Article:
Emma tells Alex that she is planning her own funeral and that it will take place in a week’s time. After expressing sympathy that she has some incurable disease, Alex gives her some options, including coffins that cost more than her month’s rent – but, hey, there are no utilities. Emma decides to go for burial rather than cremation and opts for an 800 Euro casket, which Alex insists is discounted, even though the earlier price he mentioned was 800 Euro. She then decides to write a list of things to do before she dies. First: say goodbye to her parents (Anne Sylvain, Jean-Henri Compère). She explains that she will be going on a long trip. Second: give away her stuff to passers-by, including acting manuals and books by Charles Bukowski - she offers them outside a college. Third: she decides to have sex one last time, so goes on a date with Alex. They move quickly from a meal to the bedroom. The Earth doesn’t move; then again Emma doesn’t live directly next to a metro station. At one point, we see her walking past Le Grand Rex and nipping into Bonne Nouvelle metro station, being bumped.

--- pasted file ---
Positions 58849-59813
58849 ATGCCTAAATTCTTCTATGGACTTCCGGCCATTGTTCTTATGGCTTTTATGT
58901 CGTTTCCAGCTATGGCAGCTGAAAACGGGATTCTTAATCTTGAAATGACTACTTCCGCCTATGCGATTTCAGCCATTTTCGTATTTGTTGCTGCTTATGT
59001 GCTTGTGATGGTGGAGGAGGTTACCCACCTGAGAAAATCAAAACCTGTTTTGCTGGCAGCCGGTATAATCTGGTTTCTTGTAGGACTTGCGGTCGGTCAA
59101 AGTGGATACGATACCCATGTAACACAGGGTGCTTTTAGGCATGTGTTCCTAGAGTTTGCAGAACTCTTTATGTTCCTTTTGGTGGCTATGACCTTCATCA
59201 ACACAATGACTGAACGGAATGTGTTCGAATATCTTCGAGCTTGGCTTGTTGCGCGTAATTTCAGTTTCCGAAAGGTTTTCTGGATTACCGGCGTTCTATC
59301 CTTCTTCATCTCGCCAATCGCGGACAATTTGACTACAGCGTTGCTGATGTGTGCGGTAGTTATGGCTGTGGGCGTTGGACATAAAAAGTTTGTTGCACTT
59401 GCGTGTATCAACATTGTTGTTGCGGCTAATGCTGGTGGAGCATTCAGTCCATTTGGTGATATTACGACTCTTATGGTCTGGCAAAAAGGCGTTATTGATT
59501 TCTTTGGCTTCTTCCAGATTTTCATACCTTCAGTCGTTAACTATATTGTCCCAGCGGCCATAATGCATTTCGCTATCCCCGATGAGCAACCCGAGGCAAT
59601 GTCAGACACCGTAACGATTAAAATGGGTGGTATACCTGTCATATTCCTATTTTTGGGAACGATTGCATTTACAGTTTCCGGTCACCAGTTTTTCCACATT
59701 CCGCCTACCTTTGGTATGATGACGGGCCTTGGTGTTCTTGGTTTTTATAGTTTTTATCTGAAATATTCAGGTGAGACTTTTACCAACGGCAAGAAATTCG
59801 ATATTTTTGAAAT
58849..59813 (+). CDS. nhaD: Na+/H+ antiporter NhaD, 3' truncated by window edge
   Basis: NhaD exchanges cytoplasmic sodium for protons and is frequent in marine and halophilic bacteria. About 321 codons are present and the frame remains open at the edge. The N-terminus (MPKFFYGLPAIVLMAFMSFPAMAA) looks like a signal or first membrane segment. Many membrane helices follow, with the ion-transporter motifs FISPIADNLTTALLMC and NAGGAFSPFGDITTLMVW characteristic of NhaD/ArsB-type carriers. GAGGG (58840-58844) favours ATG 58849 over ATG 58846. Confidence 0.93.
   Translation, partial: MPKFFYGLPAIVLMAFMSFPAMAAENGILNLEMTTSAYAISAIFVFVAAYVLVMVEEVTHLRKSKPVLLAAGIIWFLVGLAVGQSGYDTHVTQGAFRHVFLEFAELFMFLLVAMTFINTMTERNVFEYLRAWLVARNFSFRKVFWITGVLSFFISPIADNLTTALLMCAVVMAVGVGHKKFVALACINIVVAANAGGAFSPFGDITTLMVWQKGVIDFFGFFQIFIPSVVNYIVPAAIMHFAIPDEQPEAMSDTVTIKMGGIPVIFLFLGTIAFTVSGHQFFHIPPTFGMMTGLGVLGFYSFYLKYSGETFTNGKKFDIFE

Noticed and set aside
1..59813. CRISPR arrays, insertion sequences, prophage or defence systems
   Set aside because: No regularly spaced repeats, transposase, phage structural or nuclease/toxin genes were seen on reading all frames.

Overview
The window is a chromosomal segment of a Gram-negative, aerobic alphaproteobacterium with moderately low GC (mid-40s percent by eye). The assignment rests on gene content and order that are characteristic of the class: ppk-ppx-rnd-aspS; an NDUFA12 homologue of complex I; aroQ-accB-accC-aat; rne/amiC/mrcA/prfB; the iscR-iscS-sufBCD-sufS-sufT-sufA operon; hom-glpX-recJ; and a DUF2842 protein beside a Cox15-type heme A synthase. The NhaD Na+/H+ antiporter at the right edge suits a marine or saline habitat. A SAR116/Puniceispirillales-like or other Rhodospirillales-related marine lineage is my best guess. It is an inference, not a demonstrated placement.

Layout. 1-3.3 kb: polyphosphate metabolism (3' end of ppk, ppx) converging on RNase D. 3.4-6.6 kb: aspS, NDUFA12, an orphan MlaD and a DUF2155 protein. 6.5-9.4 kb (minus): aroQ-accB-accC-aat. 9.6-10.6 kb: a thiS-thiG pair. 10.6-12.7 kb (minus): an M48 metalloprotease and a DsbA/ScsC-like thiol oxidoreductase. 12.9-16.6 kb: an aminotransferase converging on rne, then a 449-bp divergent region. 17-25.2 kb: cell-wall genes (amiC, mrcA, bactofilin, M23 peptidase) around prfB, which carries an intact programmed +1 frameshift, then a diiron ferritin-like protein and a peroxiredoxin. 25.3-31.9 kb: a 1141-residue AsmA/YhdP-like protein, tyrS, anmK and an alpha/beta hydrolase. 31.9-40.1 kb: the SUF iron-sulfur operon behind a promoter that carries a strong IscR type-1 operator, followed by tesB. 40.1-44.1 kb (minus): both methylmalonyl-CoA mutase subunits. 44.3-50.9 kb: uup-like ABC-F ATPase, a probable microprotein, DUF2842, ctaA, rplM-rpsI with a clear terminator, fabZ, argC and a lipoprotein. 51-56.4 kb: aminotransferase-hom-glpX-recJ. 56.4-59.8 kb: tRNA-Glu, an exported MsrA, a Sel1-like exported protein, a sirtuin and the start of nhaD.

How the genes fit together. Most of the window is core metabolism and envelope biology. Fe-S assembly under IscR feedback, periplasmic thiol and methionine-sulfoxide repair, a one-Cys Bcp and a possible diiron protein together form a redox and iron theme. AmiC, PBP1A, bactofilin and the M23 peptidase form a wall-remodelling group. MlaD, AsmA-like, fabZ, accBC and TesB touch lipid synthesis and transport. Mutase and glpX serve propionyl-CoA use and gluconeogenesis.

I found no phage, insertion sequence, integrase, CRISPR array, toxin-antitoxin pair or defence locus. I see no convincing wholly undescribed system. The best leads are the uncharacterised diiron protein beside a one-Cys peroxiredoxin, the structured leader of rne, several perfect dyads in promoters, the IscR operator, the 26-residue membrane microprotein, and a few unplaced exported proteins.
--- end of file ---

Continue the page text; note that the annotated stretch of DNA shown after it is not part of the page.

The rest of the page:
Alex upsets her when he asks to film her, offering her the chance to leave something behind. By this point, he discovers that she intends to take her own life, but doesn’t think to refer her to the Samaritans or a support group for failed actresses – and if the latter doesn’t exist, it should. He is also a bit of an actor himself, going to parties and saying he is on the guest list – he reads a name upside down to gain entry. He then showers a person he hasn’t met before with compliments. Emma sees her acting coach at the party, the one who complained that she wasn’t emotional enough – early on we see Emma act in a scene opposite Lulu, in which Lulu is over-the-top. Yet it is Lulu, not her, who drew praise.
Pictured: Emma (Monia Chokri) and Alex (Fabrice Adde) exchange their first kiss in the Paris-set Belgian-Canadian co-production, 'Emma Peeters', written and directed by Nicole Palo. Still courtesy of True Colours / Glorious Films